Determining a child’s established custodial environment is a pivotal step in a custody battle because it installs the burden of proof. If a proposed change would modify the child’s established custodial environment, the proponent must demonstrate by clear and convincing evidence that the proposed change is in the child’s best interests. If the proposed change would not modify the established custodial environment, the proponent need only demonstrate by a preponderance of the evidence that the proposed change is in the child’s best interests. If a child has an established custodial environment with both parents, neither parent’s custody may be disrupted absent clear and convincing evidence that the change is in the child’s best interests.
Here, the court determined that AB had an established custodial environment exclusively with Sarah. Therefore, Sarah was only required to establish by a preponderance of the evidence that granting her sole physical custody was in AB’s best interests, and Bridget had to prove by clear and convincing evidence that granting her sole physical custody would be best for her child. Left unsaid was that Bridget would have to prove by clear and convincing evidence that even shared custody would serve AB’s best interests.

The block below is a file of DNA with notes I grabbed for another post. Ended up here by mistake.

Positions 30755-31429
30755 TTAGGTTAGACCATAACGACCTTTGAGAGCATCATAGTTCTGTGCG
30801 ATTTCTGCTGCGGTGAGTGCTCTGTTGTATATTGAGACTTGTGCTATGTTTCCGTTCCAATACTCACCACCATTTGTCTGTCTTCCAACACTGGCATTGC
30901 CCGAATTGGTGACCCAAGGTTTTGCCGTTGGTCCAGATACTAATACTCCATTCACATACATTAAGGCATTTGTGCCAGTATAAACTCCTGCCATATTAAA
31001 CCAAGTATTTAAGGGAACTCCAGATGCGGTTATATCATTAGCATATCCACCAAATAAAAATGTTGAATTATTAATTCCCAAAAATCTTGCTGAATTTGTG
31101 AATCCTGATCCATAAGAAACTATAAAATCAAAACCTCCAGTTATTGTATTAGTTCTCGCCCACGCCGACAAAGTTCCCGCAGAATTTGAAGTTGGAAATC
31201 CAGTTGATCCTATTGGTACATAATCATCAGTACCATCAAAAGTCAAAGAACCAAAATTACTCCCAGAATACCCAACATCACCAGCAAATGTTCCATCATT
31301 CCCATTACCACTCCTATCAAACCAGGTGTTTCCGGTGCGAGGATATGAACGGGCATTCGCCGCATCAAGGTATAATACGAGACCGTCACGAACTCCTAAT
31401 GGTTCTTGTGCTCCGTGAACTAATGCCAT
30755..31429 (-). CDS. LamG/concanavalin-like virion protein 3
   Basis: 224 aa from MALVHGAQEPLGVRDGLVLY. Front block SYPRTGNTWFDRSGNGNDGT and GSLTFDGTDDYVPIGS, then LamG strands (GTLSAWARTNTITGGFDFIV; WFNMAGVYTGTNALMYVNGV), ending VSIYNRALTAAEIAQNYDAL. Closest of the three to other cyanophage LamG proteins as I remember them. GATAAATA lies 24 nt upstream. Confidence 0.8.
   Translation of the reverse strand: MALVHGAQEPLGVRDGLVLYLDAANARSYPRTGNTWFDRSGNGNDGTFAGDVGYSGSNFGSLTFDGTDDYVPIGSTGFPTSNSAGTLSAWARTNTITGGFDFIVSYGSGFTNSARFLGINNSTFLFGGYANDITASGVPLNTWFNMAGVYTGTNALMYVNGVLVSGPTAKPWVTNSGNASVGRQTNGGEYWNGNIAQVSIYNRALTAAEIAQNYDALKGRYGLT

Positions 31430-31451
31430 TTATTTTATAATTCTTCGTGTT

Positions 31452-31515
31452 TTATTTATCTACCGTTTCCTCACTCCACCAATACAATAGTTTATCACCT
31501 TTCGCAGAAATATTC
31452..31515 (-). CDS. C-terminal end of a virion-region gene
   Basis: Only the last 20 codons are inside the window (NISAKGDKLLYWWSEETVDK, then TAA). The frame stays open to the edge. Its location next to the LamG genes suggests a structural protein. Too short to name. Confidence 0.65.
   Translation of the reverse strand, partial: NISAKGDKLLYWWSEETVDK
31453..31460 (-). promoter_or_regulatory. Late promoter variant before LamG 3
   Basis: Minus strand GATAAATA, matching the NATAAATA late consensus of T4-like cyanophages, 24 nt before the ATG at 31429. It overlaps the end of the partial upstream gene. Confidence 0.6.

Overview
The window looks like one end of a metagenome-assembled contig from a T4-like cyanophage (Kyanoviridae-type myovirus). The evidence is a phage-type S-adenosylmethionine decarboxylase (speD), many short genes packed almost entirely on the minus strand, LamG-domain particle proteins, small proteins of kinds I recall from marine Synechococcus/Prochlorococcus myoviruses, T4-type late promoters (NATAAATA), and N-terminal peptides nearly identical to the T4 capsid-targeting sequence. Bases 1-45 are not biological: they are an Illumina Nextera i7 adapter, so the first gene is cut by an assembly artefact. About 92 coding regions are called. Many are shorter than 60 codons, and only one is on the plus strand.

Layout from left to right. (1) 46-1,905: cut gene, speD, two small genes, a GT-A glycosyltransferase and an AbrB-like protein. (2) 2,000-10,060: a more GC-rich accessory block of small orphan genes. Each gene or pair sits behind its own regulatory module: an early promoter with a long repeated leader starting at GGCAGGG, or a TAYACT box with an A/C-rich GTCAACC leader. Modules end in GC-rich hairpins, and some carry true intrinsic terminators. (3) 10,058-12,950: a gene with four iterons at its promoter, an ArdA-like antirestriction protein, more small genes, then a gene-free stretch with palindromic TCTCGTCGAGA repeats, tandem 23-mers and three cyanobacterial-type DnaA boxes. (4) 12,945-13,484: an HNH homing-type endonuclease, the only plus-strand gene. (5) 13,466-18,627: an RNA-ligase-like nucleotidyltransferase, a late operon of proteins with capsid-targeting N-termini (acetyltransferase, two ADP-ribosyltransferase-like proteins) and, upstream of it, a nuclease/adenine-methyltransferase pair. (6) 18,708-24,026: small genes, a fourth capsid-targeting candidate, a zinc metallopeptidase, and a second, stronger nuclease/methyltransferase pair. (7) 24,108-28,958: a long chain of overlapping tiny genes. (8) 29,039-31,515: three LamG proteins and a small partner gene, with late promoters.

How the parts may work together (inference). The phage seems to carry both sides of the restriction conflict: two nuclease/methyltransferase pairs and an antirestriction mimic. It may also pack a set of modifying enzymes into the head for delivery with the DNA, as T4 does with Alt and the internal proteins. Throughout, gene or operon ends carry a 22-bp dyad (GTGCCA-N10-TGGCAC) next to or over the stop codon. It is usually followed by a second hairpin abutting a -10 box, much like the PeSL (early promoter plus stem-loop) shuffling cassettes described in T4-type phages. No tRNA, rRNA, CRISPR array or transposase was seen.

The evidence preponderates against the circuit court’s established-custodial-environment finding. Both parties agreed that from AB’s January 2016 birth until Sarah left the home with AB in the middle of June 2018, both parents shared in the care of AB. Although Bridget worked outside of the home, she arranged her schedule to maximize her time home during AB’s waking hours. Even Sarah conceded the Bridget was usually the one to make lunch for the family and that the whole family often would be present when Bridget took on side jobs training dogs. AB clearly had a homelife in which both of her parents provided for her care and needs. Although AB may have looked to her parents to fulfill different needs and likely understood at some level their distinct household roles, both provided her with “security, stability, and permanence.”